Talked to a friend doing her first triathlon and what few
tips I could offer in a few minutes at the side of the pool yesterday. Thinking about it a bit more here is my top
10 tips for a sprint triathlon: 1Relax in the swim and just enjoy it. If it’s a pool swim or a wetsuit swim you
have nothing to worry about. In a pool
if you get tight just stop for a second, stand up or grab the lane line. In an open water swim with a wetsuit just
stop and let the suit hold you up and float.
Biggest problem with the swim is just getting overly worked up about it. By the way, get a wetsuit made specifically
for triathlon that fits you. Worth their
weight in gold they are. 2Practice transitions several times before the
race. The key to good transition from
swim to bike and bike to run is simplicity.
Do as little as possible with an absolute minimum of equipment. Run from the swim to the bike don’t just
jog. Have your helmet and sunglasses on
top of the handlebars and put that on first.
One of my good fortunes is the opportunity to travel a lot
in my lifetime, and more so in the last few years. One interesting thing in common in the most
important of those travels sounds a bit odd, but I would have to say is the bunk bed.
A bunk bed actually implies group travel,
and most often with altruistic intentions.
I’ve visited a number of bunk beds in various places this year, and all
of them have been a delight to the soul.
My latest adventure was with a group of students from
Indiana State University on a trip called Alternative Fall Break. We visited the Indiana Dunes National Learning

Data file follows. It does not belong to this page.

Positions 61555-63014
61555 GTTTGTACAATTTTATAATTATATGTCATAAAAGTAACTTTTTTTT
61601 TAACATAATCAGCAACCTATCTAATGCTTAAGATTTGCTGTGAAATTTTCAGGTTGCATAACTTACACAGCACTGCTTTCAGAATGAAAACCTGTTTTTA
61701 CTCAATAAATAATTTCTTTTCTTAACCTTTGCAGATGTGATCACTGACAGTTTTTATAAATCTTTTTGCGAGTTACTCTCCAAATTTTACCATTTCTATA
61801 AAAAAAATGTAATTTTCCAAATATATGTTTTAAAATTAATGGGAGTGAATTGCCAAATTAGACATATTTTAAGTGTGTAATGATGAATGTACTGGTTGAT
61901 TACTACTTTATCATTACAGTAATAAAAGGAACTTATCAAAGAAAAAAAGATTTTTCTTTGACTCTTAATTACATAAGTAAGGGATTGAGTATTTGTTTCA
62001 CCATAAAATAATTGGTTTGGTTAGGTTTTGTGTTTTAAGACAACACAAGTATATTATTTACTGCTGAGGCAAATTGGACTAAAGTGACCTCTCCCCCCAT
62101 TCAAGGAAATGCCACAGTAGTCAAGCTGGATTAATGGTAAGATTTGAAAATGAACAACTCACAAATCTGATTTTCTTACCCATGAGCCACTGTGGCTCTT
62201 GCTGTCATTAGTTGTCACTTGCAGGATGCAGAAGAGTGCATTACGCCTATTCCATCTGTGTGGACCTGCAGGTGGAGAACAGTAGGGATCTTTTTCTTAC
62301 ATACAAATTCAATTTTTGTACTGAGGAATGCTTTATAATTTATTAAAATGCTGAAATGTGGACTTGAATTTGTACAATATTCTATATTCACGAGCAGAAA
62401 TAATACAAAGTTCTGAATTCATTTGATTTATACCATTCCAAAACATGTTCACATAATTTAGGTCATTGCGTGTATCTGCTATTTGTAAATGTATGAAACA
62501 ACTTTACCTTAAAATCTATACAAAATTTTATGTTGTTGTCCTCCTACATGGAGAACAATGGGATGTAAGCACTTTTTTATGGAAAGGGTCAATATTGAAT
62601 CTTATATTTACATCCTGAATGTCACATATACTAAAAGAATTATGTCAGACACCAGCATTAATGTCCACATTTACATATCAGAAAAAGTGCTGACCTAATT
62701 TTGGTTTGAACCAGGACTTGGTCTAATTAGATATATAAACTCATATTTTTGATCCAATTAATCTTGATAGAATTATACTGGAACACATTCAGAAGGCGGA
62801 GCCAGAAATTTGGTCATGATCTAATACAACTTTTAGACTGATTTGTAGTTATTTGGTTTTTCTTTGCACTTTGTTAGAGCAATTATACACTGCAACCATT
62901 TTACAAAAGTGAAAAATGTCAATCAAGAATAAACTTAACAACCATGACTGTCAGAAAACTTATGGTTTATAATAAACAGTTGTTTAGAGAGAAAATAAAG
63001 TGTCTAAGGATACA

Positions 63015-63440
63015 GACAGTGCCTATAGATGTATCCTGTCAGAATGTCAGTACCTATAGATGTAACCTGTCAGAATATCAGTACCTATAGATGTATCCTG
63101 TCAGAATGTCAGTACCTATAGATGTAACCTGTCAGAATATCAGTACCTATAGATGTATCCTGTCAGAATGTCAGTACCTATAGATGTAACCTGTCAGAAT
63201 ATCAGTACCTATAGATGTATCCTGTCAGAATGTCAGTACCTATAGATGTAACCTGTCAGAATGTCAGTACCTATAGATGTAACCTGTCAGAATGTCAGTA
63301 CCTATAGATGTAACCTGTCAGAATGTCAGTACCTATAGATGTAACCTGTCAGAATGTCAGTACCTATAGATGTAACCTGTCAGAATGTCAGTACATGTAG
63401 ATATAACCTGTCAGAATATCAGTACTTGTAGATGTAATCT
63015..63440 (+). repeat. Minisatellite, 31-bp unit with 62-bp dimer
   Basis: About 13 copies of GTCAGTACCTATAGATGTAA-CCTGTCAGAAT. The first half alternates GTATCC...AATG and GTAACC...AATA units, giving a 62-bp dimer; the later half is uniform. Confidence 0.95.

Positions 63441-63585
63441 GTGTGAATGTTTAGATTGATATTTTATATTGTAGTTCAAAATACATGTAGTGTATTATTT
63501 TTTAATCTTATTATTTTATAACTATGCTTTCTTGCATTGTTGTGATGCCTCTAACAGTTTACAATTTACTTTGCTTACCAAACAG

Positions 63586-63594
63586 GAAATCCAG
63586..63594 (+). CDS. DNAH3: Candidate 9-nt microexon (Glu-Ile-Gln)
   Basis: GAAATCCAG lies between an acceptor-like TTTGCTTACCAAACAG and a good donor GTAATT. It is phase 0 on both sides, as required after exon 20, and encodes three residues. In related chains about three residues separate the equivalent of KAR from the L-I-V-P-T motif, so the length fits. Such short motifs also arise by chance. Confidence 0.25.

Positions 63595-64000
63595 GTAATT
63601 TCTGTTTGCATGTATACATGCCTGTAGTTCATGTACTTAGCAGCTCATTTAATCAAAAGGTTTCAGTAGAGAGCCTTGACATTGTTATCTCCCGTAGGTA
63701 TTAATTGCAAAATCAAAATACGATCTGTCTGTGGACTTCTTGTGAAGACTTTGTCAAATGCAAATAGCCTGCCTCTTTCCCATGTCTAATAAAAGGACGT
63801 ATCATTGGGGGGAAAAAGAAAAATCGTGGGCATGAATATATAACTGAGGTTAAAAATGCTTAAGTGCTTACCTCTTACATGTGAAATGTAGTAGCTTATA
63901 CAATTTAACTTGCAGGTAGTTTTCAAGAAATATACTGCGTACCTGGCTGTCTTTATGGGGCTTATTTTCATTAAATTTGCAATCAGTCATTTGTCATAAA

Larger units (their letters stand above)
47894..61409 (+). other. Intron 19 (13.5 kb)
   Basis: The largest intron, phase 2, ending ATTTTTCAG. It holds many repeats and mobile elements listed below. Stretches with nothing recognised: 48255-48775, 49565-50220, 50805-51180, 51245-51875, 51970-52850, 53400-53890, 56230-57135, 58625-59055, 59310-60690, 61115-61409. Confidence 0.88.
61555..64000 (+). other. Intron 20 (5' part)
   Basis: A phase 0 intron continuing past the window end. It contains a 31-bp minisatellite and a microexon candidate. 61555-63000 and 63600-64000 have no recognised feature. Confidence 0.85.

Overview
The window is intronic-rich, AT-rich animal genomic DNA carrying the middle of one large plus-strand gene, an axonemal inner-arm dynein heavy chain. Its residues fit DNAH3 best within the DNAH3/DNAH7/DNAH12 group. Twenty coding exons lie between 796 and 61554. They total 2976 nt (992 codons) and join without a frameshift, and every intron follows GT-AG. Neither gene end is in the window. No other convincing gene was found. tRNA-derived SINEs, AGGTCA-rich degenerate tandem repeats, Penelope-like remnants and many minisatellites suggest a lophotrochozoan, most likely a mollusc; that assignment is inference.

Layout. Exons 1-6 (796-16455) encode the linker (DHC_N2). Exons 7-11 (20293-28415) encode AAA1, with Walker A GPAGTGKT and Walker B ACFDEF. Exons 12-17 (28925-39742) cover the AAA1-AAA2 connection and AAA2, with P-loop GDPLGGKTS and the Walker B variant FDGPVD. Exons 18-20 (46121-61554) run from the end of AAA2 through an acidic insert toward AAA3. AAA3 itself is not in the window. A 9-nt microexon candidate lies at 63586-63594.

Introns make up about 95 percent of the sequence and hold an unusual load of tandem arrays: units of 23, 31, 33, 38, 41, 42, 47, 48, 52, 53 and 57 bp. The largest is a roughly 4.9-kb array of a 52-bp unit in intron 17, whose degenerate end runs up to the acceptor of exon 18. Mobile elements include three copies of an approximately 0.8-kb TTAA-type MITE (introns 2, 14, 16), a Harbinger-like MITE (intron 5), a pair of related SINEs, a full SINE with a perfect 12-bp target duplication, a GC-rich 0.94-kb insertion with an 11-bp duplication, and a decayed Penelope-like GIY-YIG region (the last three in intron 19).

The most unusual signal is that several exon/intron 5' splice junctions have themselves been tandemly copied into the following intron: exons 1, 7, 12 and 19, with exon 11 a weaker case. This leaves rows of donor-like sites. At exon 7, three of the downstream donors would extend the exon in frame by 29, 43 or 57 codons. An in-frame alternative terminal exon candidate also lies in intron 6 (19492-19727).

Center to provide some community service.
Staying at a group camp run by a non-profit and working with the
National Park Service doing some land reclamation projects. Day one was simply cutting down weeds in what
was once the Good Fellow Youth Camp. The
National Park Service, specifically Ranger Ted is working to restore parts of
this camp that was operated by U.S Steel’s Gary Works. …
On the last day of a medical team trip to Mountain Top Ministries in Haiti we had
the privilege of visiting a school they built near the village of Dumay. The school itself stood out with its modern
structure and brightly colored paint.
Yet it sits on the edge of a large industrial gravel pit with a serious dust
problem back in the village. Just a foot out the door of the
van we were greeted by a swarm of preschoolers.
Want to feel like a rock star, come for a visit. If only I was this popular in high school.
The work being done here is nothing short of
amazing. These people have zero creature
comforts, little to eat and numerous other problems, yet hope and joy was
abundant. Mountain Top Ministries is doing a serious good work here.
After a good 30 minutes of hugging kids we finally were
freed up as the kids returned to class.
We then got the tour of the complete facility. Several co-workers from the ISU Library, and members from our church collected some funds in advance …